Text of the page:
system Board of Governors.
The report laid out how the
University will respond to a $6.3
million cut from the N.C. General
Courses will decrease by 46 dur-
196 C 77
million pages '/
(j million pages }
online I dailytarheel.com
CLEAN AND SAFE Group looks to
hold tours to review downtown safety
SERVICE STORIES Lt. Col. Karen Weis
talks about her experiences in the military
MIGHT BE A PROBLEM Maryland
schools argue about new MBA program
ing the upcoming fiscal year in aca
demic affairs, which comprises the
seven nonmedical schools and the
College of Arts and Sciences.
Additionally, UNC-CH will not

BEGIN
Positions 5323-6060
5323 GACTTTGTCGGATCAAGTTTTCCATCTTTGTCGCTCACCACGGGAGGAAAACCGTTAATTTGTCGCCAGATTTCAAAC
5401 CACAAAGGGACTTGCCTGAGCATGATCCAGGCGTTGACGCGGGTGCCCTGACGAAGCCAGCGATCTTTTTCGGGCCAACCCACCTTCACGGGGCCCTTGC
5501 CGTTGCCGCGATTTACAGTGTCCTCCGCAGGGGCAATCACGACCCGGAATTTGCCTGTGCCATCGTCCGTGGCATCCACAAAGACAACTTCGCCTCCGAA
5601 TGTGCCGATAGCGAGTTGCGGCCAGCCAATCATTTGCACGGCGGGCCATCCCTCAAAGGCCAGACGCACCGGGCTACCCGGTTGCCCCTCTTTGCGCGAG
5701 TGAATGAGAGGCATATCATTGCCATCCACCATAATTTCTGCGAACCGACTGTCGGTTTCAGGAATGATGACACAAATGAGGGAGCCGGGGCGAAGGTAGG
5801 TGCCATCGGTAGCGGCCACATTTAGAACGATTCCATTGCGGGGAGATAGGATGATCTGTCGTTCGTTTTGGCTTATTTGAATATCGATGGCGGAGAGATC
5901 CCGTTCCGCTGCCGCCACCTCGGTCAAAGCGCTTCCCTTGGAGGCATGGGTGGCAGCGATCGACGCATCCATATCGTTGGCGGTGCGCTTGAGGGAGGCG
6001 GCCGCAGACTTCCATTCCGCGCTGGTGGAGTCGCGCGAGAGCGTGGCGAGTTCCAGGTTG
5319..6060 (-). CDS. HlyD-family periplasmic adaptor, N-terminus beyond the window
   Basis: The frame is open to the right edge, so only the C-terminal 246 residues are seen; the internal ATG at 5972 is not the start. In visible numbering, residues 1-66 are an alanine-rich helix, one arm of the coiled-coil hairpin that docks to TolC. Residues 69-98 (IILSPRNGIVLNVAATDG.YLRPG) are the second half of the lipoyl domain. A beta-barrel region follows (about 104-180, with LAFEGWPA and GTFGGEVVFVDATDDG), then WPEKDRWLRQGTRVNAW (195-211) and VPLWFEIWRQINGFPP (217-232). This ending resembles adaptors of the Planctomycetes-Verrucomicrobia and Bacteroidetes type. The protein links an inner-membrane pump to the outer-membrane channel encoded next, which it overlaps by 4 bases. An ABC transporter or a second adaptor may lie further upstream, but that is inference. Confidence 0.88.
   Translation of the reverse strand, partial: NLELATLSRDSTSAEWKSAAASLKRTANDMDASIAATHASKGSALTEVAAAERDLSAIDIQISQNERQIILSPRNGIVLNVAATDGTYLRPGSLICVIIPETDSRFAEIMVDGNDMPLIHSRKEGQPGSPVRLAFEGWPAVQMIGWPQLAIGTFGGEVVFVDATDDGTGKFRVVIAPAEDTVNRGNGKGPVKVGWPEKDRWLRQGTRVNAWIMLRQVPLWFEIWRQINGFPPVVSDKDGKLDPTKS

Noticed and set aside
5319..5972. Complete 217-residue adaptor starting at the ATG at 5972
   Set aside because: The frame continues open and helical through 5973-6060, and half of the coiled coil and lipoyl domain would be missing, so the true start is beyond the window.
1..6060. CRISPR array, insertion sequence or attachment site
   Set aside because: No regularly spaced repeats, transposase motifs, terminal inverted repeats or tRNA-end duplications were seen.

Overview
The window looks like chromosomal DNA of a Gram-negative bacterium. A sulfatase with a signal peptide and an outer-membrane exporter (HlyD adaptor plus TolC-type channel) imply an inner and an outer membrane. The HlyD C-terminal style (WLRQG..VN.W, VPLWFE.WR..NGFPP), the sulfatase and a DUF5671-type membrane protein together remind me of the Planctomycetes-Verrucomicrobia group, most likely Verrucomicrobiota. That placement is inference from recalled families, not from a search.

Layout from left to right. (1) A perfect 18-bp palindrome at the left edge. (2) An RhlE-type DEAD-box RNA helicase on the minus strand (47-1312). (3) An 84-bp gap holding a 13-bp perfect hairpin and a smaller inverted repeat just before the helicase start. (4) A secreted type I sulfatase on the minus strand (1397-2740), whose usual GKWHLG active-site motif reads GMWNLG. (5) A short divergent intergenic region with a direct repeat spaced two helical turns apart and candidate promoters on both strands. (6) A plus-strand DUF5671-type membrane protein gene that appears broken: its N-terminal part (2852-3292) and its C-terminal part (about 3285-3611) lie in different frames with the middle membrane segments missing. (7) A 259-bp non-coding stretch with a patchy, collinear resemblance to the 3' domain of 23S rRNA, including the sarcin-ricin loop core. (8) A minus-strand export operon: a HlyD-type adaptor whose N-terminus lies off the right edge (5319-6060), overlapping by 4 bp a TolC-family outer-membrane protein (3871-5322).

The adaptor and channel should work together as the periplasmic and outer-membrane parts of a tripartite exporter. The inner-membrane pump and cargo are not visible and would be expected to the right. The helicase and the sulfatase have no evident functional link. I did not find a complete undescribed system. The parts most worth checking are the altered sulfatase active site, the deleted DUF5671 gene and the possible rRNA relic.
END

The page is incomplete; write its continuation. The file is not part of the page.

be able to maintain an average
class size of 32, the report states.
The University also will slash the
budgets of all UNC-CH centers and
institutions, such as the Carolina
Women’s Center and the Morehead
Planetarium and Science Center.
Elmira Mangum, associate
provost for finance and human
BY ROBIN HILMANTEL, STAFF WRITER
It would take more than 10 Bell
Towers, stacked on top of each other,
to equal the stack of paper that was
i printed in UNC-Chapel Hill com-
I puter labs during September.
During that month
5,259,757 pages in
labs an increase
of 1,859,097 from the
same month last year, accord
ing to UNC-CH’s Information
As UNC-CH becomes
a more digitized campus
with every student afford
ed access to a computer
and the Internet,
Bf monthly printing
rates on campus
have doubled since
the 2001-02 academic
year, from almost 1.3 million
per month that year to more
than 2.4 million during
the 2004-05 school year.
Since the beginning
of the semes
'JA "1 ter ’ com '
BY EMILY FISHER
At the dawn of the women’s lib
eration movement, the University
of Minnesota’s school of architec-